CLEVELAND — Work group leaders chosen during the Cleveland Rising Summit in late October will present the progress their groups have made in the three months since the summit.
Before more than 600 people met at Public Auditorium, people like Tallis Munro and Parrish Purnell could already list off what they wished was different in Cleveland.
"Every week or so, we hear of someone who's been in a serious accident around here," said Munro, who works as a mechanic at Friedrich Bicycle in Ohio City. "Recently, someone was killed close to the bike shop by a car."
"Who can afford $1,500 to $2,000 a month rent [to live downtown] when you are paying off your student loans and you don't have a job that is paying you $70,000 a year," asked Purnell.
Those are the types of economic and equality issues the Cleveland Rising Summit is trying to help residents tackle by creating 32 working groups during meetings in October.
The groups fall into six goal areas:
- Digital Access & Literacy
- Land Use, Transportation & Sustainability
- Population Growth
- Health, Wellness & Education
- Entrepreneurship, Workforce Development & Equitable Business Growth
- Equitable Civic Engagement & Community Empowerment
Within those areas, there are 32 working groups:
Digital Access & Literacy
- Cle-Fi: Internet for All
- T.E.C.H. Up
Land Use, Transportation & Sustainability
- Free Public Transit Pays for Itself
- Green City on a Blue Lake: Green CLE Rising Collaborative
- The Greenest City on the Bluest Lake
- Point A to Point CLE
- New Take on the Lake
- Unified Regional Planning Process
- Grow the CLE. Cultivate. Lead. Expand.
Health, Wellness & Education
- CLE for Me
- Cleveland CARES
- The Hub
- The New Frontier
- Ready to Thrive
- Universal Pre-K for All
Entrepreneurship, Workforce Development & Equitable Business Growth
- CLE Coin & Ramen Startup Kit
- East Cleveland Global
- Entrepreneurial Resource Network
- Find My Future
- The Global Center for Innovation and Entrepreneurship
- Rewiring Our Hiring
- Treasure Tank
Equitable Civic Engagement & Community Empowerment
- Amplify Cleveland
- CLE Rising Challenge
- The Cleveland Declaration of Interdependence
- Cleveland Fundrising
- Community Empowerment Organization: The Real CEO
- Ohio Deserves a Raise
- PROOF Project
- This is Cleveland
- The TRUTH Movement
"The intention was to energize, not prescribe," said Cleveland Rising Co-Chair Kristen Morris.
Three months later, the groups' leaders will come together to update their progress, potentially refining their approach or connecting with new people who can help.
Props to @JTVerespej for the idea to pull the ultimate @GCRTA map from Twitter to Illustrate the future of better land use and transit connectivity to jobs to help drive economic growth for our region #clerising pic.twitter.com/YMKnwauK1W— José C. Felicano Jr. (@J2inCLE) October 30, 2019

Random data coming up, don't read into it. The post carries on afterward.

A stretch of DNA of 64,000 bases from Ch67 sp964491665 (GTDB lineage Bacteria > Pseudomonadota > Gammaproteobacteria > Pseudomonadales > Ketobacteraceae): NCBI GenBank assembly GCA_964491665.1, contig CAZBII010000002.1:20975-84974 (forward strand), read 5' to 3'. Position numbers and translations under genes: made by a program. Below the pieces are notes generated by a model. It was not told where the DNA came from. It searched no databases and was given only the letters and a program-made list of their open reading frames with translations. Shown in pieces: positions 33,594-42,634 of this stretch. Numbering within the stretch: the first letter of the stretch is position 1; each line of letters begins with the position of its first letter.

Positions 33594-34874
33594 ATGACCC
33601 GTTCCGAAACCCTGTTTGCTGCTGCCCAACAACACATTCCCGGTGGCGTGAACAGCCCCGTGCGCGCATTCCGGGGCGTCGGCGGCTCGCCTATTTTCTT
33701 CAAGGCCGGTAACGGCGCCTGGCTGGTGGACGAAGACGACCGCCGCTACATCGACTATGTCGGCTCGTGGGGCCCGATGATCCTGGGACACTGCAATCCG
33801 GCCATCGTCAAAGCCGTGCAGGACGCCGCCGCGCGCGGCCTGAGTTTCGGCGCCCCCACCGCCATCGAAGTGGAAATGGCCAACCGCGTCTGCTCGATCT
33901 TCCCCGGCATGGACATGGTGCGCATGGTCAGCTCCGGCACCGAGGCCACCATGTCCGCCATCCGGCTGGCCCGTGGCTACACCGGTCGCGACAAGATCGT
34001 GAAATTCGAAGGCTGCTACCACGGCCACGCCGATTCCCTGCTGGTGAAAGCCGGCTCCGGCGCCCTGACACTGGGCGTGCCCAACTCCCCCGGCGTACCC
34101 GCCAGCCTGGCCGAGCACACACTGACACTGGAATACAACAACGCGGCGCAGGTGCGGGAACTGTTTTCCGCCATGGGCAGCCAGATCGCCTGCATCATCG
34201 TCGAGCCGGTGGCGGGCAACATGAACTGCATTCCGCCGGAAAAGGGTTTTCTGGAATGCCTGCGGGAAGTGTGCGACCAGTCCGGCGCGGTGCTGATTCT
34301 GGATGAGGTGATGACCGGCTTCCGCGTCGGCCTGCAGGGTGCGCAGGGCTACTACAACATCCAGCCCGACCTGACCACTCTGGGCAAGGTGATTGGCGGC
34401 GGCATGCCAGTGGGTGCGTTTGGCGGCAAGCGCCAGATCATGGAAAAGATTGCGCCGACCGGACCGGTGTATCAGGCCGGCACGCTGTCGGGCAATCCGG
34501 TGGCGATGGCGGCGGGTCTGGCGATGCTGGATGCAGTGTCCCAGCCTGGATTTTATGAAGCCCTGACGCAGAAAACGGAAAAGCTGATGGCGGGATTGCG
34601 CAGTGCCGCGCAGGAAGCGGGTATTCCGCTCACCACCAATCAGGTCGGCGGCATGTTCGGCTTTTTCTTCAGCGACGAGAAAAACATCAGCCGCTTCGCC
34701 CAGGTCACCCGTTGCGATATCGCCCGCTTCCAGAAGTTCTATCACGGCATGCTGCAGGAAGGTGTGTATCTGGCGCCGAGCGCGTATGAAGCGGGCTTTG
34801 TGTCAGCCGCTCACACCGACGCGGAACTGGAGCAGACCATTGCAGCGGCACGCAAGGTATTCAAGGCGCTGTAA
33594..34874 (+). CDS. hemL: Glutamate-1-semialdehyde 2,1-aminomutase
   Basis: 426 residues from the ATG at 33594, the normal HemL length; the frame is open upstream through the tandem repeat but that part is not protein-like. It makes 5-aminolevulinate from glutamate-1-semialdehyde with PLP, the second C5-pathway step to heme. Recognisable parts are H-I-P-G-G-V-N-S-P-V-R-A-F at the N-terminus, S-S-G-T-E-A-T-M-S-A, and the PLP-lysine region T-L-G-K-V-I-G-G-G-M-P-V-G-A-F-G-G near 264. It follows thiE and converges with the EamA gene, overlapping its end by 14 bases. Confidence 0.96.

"The whole Cleveland Rising exercise is a way that people really have this mandate to move forward to find those outlets and make them operate in a way they feel would best serve them," said Morris.
She says there are already about 16,000 non-profits around the city so the Cleveland Rising Summit isn't interested in creating a new one. Instead, it's looking for solutions that she says should come from the people.
"Nothing in this town comes easy," said Cleveland Rising Co-Chair Don Graves. "If any of us had had a way to solve the challenges in Cleveland with a magic bullet, we would have done that long ago."
Instead, Graves says Cleveland Rising is trying to connect individual residents to each other and to existing non-profits in the area, breaking down silos, helping them all address issues better.
Finding employees and and workforce that reflects our community is a challenge for some businesses around #Cleveland. #CleRising might be over, but here’s how business leaders around the city say we can do better. #WEWS #ABetterLand pic.twitter.com/c4NL48EfvS— Kevin Barry (@KevinBarryWEWS) November 1, 2019
"It's really been an enabler for people to have the type of conversations, engage in the conversations that could drive our economic growth," said Graves.
One area that he's been encouraged by is public transit. He says some of the summit's working groups have already had conversations about how to make the RTA infrastructure that was built decades ago work for the way the city looks today.
"How we build or rebuild the system that take folks from where they live to where the jobs are is critically important," said Graves.
After the meeting this Saturday, Cleveland Rising plans to have community feedback sessions, open to the public, in March.